Shia LaBeouf’s rape claim

And why it’s ok to think it’s annoying

During a performance art piece in which he sat alone in a room and invited audience members to do whatever they want, Shia LaBeouf was raped. This statement makes many people uncomfortable, and some have responded with anger and harsh criticism. While my stance is always to support survivors when they come forward, I do believe it is important to maintain critical thinking around issues of rape and sexual violence. With that in mind, there is a valid critique of this particular rape claim.

However, before we get to that critique, here is a short list of unproductive responses to this event.

  • He can’t be raped because he is a man. Bullshit.
  • It’s not rape because he didn’t fight back. No.
  • It’s not rape because he stayed silent. Nope.
  • He was asking for it. Making art is not asking for it. Stop saying this.

The only valid criticism is that the violation took place in the context of a performance in which LaBeouf willingly gave up his personal agency. He was creating a space where normal social rules don’t apply and made it clear that people were allowed to “do whatever they wanted.” This, along with the table of implements that included weapons, was a direct reference to Marina Abromovic’s famous performance in which she similarly provided a crowd with a selection of objects and the invitation to do whatever they wanted with them. In her case, people were timid at first, then they cut off her clothes, cut her skin and eventually pointed a loaded gun at her head. Importantly, she says she absolutely felt violated during that experience.

Similarly, we should respect that Shia LaBeouf was violated. There is no reason to argue that he isn’t experiencing trauma and pain. However, the context of his performance does make this a different type of violation than what we normally think of as rape. He sat in a room and invited strangers to do whatever they wanted to him. To be clear, this doesn’t mean that he was asking for them to hurt and violate them. It means he was erasing his own agency. He wasn’t asking to be raped any more than he was asking not to be raped, and therein lies the problem.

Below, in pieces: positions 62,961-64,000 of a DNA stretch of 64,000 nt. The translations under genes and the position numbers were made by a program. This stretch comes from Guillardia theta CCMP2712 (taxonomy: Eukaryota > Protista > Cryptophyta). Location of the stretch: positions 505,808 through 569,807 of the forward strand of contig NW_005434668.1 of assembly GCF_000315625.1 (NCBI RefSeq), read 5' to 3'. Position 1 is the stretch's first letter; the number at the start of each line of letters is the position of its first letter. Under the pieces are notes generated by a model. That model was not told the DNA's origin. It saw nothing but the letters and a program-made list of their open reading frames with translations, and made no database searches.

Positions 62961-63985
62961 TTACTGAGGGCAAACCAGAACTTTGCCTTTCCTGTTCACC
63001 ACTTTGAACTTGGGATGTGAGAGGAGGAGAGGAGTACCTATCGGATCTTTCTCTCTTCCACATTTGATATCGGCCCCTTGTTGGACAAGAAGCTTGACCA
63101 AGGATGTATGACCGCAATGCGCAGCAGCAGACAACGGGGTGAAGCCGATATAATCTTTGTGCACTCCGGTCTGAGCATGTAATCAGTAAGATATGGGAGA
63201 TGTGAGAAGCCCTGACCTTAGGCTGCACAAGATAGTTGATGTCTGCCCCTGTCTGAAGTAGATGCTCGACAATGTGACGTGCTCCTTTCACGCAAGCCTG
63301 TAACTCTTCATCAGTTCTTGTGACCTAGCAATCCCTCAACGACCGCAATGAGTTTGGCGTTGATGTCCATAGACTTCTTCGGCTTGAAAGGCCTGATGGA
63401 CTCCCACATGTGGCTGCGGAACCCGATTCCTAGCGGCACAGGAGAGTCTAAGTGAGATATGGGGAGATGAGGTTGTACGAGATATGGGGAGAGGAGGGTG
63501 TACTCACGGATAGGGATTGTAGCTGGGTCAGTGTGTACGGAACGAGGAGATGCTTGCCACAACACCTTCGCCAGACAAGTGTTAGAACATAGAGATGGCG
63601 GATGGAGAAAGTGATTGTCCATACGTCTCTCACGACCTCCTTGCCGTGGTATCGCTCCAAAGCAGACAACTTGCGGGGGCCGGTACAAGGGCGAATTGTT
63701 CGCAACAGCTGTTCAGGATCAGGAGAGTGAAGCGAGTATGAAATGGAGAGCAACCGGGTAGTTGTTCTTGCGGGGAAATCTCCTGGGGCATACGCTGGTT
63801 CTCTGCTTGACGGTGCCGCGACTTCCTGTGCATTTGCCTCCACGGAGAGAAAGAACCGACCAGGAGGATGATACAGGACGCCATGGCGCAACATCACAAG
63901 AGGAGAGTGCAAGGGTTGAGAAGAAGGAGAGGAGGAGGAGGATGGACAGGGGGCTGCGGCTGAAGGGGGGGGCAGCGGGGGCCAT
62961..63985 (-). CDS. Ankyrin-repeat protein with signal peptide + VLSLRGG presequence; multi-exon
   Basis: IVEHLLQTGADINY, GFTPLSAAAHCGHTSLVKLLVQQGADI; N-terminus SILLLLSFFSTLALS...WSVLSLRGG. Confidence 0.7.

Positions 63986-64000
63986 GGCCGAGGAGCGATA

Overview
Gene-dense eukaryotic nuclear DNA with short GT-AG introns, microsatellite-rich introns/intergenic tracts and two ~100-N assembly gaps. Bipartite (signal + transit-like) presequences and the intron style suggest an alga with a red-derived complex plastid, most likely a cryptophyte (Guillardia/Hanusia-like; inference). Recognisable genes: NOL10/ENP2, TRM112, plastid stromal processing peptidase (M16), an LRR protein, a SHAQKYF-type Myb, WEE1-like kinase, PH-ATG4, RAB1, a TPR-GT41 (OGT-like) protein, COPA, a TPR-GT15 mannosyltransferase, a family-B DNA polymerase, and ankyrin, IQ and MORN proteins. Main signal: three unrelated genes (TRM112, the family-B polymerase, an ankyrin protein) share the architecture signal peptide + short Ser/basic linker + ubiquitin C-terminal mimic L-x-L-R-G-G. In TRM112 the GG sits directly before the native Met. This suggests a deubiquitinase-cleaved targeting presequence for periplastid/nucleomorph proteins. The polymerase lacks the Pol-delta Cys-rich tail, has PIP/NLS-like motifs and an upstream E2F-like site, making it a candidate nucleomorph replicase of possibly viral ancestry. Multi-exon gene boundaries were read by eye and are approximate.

It should be understood that a person is never ever asking to be raped, even when they make the conscious decision to create an art space that negates their own agency. It takes a vile, predatory person to encounter this performance and decide that intercourse is an acceptable interpretation of “do whatever you want.” Make no mistake, what happened was wrong. However, this is the line that Shia LaBeouf’s piece is playing with. His performance is a provocation that tests the limits of human decency by offering explicit instruction to disregard his will. It goes a step farther than Abromovic’s piece in that he is sitting alone, away from the relative safety of the crowd.

This particular provocation strikes me as deeply irresponsible, particularly in light of contemporary conversations about consent. Good consent education rests on the idea that no one ever has the right to do whatever they want to another human being. It took a lot of effort for marital rape to be considered valid in the eyes of society and the law because marriage was understood to be a contract that allowed for any and all types of sexual contact. Education campaigns are launched to make it clear that a person passed out or drunk is not inviting others to take advantage of them. Slutwalks exist so that people know that sexy clothes aren’t an invitation to deny a person’s agency. Naked, squirming, sexy women still have to be respected as people and not just objects to be acted upon. Respect for personal autonomy is a foundational element of good consent.

So when an artist, willingly and knowingly, removes their personal agency from the equation in the context of a performance, I can’t help but feel frustrated when he describes the outcome as rape — the same word that people use when they weren’t given a choice about the violation of their autonomy. I believe that someone violated him, and I do believe that we should be building a world in which it is understood that even a clear invitation to do whatever you want to another person doesn’t include sexual violations any more than it includes killing them.

But I am frustrated that someone is playing with that line at all. It is right to criticize fictional stories that use rape as a plot device without giving proper weight to the impact that has on survivors. Performance art involves real people and real life, but it is still a creation. In this way, giving up your personal autonomy in a performance piece a lot like telling a rape joke. It is not something just anyone can or should do.

I hesitate to go so far in this critique as to say that he wasn’t raped. He was clearly violated, and I think that people should be allowed to name their own violations for themselves. In an era when the vast majority of rapes are never prosecuted, the fact that this situation will never reach conviction doesn’t preclude the violation from being classified as a rape. But this situation does test my empathy as a survivor, and for that I am annoyed. There are some boundaries that should be not tested lightly, and there is little in this story to indicate that this performance was done with consideration for survivors who were never given a choice when their bodies were violated.

Update: Shia La Beouf’s collaborators say there were never instructions to “Do whatever you want.” That means he wasn’t testing that boundary, and I was mistaken.

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